Dr. LaFleur is a research assistant professor in the University of Utah College of Pharmacy Pharmacotherapy Outcomes Research Center within the Department of Pharmacotherapy.
The leading cause of death in the United States—coronary artery disease (CAD)—is also one of the most preventable.1,2 Eating a healthy diet, exercising, and avoiding tobacco smoke exposure can improve many CAD risk factors: obesity, physical inactivity, elevated triglycerides, low high-density lipoprotein cholesterol, and metabolic syndrome.3 Largely because of our failure to implement these preventive measures, more than half of us eventually will have one of the most treatable causes and predictors of CAD—hyperlipidemia.4 Fortunately, modern pharmaceutical science has equipped us with a toolkit to help our patients stave off CAD; it includes lipid-lowering medications and effective goal-setting.
Specific goals are more likely to improve performance than vague goals.5 Every patient should know his or her specific goal for low-density lipoprotein cholesterol (LDL-C) (Table 1).3,6,7 LDL-C is the primary treatment target in hyperlipidemia.
Self-efficacy—the belief that one has the power to produce the desired effect— is an important performance modifier.8 Self-efficacy requires having the "right" tools (medications) and the "right" information (how to use them and what to expect). Statins capable of a 30% to 40% LDL-C reduction are first-line therapy, regardless of the patient's initial distance from goal (Table 2).3 Answers to frequently asked patient questions include the following:
Patients may be concerned about the risk of muscle toxicity due to reports cited in the lay press.9,10 Tell patients that muscle toxicity depends on plasma drug concentrations with all statins.11 As doses increase, so does the risk.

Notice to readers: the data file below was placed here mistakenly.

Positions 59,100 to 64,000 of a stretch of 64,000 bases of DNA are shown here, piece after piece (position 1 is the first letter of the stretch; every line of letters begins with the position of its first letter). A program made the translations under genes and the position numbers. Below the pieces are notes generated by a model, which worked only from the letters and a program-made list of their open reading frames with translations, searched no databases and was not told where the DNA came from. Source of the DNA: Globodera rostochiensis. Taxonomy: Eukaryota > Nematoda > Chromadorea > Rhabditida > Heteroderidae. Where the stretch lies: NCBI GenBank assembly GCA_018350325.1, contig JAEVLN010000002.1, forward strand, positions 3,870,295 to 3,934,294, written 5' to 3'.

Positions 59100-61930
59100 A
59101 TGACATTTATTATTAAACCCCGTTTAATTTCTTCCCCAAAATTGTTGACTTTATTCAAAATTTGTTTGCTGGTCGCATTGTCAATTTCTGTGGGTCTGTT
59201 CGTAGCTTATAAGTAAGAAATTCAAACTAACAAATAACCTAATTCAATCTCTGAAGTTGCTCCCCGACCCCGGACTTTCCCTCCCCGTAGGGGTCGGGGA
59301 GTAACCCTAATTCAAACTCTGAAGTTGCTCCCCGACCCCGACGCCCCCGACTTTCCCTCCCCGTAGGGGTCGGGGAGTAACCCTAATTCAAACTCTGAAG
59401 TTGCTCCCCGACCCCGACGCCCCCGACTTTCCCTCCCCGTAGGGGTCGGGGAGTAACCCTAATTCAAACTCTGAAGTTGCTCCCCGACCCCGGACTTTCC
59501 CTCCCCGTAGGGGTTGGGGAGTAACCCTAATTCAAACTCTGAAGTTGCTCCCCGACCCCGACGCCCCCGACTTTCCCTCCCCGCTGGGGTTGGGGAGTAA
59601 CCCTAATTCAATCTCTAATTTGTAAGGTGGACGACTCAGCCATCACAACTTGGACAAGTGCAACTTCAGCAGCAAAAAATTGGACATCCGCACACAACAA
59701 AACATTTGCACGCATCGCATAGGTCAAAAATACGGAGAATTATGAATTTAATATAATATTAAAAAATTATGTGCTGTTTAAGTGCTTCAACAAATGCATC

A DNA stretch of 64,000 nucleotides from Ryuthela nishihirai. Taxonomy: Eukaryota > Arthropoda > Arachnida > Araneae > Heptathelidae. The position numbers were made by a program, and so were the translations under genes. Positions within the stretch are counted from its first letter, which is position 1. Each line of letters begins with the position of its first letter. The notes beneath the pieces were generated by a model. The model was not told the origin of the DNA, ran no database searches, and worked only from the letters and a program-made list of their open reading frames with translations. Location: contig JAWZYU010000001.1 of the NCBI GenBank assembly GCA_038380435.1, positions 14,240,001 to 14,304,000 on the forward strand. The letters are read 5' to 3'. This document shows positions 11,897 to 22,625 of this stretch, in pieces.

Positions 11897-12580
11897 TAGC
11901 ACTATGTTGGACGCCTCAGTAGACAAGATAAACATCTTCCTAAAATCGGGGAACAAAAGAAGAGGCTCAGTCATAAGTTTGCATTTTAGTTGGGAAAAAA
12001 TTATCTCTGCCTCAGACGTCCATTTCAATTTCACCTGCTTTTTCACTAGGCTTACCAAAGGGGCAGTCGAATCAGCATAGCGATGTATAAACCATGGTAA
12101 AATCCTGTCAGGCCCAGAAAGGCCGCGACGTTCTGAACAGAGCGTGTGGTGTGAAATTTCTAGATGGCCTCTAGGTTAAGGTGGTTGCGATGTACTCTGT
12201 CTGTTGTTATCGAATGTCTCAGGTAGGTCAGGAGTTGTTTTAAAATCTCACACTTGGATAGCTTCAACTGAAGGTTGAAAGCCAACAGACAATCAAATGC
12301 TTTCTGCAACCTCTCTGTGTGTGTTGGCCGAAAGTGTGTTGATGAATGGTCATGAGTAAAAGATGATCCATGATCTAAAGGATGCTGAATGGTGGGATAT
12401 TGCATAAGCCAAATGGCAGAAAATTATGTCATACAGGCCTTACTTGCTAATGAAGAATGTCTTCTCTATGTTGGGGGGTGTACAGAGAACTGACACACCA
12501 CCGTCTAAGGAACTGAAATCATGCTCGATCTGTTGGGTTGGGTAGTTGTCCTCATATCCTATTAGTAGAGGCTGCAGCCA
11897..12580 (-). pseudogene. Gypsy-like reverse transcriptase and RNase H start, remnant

All the statins except pravastatin are metabolized by liver enzymes; drugs that inhibit these enzymes increase the risk of muscle toxicity.11 Experts believed that this caused the increased rate of muscle toxicity with fibrate/statin combinations. We now know, however, that the interaction is specific to gemfibrozil's inhibition of statin glucuronidation, which does not happen with fenofibrate.11
3. Patients may have read about the Ezetimibe and Simvastatin in Hypercholesterolemia Enhances Atherosclerosis Regression trial in the news.12 This study showed that ezetimibe in combination with a statin did not reduce coronary artery plaques, compared with a statin alone. Ezetimibe still can help patients reach their LDL-C goal in combination with a statin, however.
Feedback enhances performance.5 Encourage your patients to seek a followup fasting lipid panel every 6 weeks after beginning treatment until they reach goal.13 Inform your patients that every 1% reduction in LDL-C reduces their risk of having a major CAD event by 1%.3
For more information about CAD risk factors, visit the National Heart, Lung, and Blood Institute's Web site at www.nhlbi.nih.gov/health/index.htm.
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